PD has a bad reputation.
It is often just plain painful.
Hour after hour of having someone reading a PowerPoint to the audience.
Or forced group activities that feel terribly artificial.
As a PD person, I try to avoid creating such monstrosities.
As a member of a staff, I do not get such choices.
So when I was told we would be joining a principal retreat for a day, I wasn't too hopeful.
But I was pleasantly surprised.
It wasn't nearly as boring as I feared.
Actually, most of it was pretty fabulous.
Thought-provoking, interesting, generally good.
The morning was a session on trauma-informed practices.
There wasn't a ton of practical ideas, but the ideas were there.
The presenter was engaging.
It felt like everyone in the room ended with a similar mindset.
That, in and of itself, is a pretty awesome accomplishment.
The afternoon was equity training.
We were given a chance to have real, painful, honest conversations.
I loved it.
Not everyone thought it was a great use of time.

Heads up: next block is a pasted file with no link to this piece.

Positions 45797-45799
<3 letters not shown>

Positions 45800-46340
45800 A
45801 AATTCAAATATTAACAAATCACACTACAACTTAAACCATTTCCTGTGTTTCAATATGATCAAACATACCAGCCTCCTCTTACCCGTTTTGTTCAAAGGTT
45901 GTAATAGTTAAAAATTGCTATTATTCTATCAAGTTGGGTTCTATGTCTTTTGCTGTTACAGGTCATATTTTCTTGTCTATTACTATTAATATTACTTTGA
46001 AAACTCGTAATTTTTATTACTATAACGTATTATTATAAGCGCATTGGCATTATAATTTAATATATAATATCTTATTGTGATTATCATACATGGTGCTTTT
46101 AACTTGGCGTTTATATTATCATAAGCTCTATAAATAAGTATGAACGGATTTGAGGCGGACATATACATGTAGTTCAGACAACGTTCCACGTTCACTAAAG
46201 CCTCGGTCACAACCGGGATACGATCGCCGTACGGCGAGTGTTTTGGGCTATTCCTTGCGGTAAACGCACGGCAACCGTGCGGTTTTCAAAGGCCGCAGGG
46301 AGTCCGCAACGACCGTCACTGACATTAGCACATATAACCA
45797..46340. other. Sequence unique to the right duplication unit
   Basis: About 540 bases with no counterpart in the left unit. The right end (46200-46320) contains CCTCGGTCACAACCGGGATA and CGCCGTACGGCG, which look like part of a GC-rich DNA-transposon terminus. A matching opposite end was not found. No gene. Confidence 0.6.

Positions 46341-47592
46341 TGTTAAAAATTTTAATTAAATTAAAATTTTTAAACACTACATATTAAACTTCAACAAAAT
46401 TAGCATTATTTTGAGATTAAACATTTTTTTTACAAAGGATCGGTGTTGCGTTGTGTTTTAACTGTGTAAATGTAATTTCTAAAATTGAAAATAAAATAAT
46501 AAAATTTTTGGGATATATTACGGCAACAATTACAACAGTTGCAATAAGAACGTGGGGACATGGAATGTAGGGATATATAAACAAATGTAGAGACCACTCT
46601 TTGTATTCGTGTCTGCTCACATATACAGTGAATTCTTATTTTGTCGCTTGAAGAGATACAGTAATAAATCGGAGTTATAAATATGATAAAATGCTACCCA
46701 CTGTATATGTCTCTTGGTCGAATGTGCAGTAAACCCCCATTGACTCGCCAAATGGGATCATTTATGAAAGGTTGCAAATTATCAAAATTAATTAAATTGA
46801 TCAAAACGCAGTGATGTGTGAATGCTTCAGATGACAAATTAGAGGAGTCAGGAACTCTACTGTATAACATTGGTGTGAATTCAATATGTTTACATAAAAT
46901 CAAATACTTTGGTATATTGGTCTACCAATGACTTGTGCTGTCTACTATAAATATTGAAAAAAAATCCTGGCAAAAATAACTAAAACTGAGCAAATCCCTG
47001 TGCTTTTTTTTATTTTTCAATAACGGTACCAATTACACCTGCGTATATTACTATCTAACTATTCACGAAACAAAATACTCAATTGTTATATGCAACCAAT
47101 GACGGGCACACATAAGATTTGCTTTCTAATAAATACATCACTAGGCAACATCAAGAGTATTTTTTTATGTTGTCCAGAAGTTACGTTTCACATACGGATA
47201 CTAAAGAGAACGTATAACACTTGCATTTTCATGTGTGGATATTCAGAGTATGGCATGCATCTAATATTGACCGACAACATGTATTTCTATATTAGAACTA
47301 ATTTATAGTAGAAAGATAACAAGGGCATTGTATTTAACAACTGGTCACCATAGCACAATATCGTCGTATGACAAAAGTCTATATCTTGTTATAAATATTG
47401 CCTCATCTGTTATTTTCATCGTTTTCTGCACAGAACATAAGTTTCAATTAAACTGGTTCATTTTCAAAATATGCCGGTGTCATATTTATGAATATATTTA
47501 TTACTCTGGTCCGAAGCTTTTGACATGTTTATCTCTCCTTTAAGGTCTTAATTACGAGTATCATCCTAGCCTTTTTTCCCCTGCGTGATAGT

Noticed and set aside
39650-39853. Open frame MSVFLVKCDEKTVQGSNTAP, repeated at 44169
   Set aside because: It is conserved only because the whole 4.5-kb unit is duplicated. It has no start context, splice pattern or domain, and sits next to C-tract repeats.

But most of the people I spoke with were pleased we were finally having the conversations about race, and money, and privilege.
At first, I was seated with a group near the front but off to one side.
The best part about that was being by the wall so I could stand most of the time.
Then the presenter told me I was in the wrong group.
I wasn't, I was on the list twice.
It was a little embarrassing for both of us, but I moved without a fuss.
My new group was right in the middle of the room.
After that, I had to stay on my butt.
I did get out my spinner, though, and no one seemed to mind.
The conversations were rich and raw.
So many people find conversation a waste of time.
It feels like nothing is getting done.
I tend to disagree.
Talking is how you build community.
Its how you establish trust and vision and commonality.
Conversation is the first step.
If you stop there, it is a waste of time.
But if you never stop and talk, you build everything else on a shaky foundation.